*WATER* … another topic worth mentioning, as it is Mexico after all. Luckily for us, our Airbnb had filtered water available for us in large jugs that we could change out when we needed more. We bought larger bottled water from convenience stores and would fill this up each day at our Airbnb and then carry it around with us, especially if we were going to the beach or on a hike. At any restaurant you will have to (and want to) pay for bottled water. Absolutely at all costs, DO NOT DRINK THE TAP WATER, (unless you’re some weirdo looking for a painful colon flush)…. You can find bottled water everywhere though, there is no shortage of that. Pair it with a nice shot of tequila and you should be set! The only downside is you’re probably not used to having to pay for clean water all the time, and you definitely will need to do that here.

I would also recommend NOT drinking the Ocean water …. Just saying!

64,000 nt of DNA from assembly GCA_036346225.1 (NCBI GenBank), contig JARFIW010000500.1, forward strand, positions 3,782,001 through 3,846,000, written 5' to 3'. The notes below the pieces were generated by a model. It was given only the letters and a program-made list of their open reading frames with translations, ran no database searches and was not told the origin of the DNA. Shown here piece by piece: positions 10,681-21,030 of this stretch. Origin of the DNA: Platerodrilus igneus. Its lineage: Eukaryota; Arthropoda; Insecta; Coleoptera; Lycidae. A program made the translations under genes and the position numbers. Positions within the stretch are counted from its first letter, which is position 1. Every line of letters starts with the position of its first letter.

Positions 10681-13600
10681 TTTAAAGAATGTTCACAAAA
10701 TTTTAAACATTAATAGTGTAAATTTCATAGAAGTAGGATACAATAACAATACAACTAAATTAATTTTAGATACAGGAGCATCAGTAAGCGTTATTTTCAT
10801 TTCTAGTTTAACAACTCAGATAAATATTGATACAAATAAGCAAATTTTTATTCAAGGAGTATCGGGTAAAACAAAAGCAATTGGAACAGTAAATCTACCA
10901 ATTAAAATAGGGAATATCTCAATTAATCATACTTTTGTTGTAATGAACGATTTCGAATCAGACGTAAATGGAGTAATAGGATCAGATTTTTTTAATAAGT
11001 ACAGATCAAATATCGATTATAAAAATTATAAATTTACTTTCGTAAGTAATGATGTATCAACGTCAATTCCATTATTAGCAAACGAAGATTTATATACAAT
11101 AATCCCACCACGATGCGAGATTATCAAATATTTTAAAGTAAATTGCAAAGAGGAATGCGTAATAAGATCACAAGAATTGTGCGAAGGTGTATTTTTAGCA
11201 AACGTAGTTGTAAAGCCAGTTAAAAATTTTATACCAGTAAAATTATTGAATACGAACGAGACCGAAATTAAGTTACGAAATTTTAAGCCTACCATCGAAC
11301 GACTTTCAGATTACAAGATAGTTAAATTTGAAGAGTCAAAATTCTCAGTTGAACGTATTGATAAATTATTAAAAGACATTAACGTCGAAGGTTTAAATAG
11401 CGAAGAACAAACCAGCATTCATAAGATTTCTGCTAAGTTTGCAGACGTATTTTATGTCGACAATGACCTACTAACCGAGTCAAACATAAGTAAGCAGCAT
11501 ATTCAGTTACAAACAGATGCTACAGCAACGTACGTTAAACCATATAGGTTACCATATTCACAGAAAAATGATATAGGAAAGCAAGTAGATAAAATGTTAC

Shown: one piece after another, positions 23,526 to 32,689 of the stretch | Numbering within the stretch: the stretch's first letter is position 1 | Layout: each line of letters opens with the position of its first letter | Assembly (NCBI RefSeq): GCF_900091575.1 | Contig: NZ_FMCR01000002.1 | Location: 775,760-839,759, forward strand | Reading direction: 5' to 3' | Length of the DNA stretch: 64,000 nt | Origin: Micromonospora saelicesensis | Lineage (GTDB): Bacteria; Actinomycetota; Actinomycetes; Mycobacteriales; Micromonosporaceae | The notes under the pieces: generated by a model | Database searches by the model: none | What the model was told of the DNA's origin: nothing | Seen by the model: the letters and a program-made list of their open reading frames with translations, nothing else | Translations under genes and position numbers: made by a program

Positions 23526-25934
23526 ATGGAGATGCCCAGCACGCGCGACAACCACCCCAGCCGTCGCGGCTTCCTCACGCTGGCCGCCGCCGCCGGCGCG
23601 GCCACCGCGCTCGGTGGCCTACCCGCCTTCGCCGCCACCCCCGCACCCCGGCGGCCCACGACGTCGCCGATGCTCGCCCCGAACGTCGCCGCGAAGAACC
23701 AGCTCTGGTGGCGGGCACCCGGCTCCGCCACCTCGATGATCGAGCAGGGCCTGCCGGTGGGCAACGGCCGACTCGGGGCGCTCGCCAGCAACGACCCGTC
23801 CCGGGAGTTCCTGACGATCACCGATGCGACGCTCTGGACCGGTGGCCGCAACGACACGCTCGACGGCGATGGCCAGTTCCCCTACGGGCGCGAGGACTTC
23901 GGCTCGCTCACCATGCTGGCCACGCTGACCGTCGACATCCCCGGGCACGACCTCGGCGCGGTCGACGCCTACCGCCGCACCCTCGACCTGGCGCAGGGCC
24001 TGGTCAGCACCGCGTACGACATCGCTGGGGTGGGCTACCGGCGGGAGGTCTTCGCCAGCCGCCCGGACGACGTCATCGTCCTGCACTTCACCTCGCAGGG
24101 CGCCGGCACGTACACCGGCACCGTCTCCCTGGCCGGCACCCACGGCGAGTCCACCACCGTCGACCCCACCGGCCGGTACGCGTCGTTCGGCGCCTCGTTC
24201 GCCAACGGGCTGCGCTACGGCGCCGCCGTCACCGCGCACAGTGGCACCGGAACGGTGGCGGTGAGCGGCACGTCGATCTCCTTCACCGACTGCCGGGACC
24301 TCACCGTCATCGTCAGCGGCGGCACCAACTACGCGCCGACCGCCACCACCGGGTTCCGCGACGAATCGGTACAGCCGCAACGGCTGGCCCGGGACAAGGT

Places/things we did: We didn’t pay for any “excursions” while we are here, we just wandered around freely and came across whatever was there. We seriously consumed most of our time in eating and drinking and wandering about … One day we walked the main beach to the end (I hiked up a small cliff), and then we stopped at a bar on the beach for drinks and snacks.

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One night we walked to Playa Los Muertos, “Beach of the Dead”, just a few minutes from where we were staying. You literally walk through a beautiful graveyard, just to get to a smaller, secluded beach. You can’t help but truly admire the creative, artistic, love behind each grave. There are bold colors, and huge architectural masterpieces at each site. It was truly spiritual, and I’m happy to say I enjoyed the energy here. (NO bad or creepy vibes at all. They even had a skeleton woman sign on an area where they lead workout groups, right across from large grave structures.)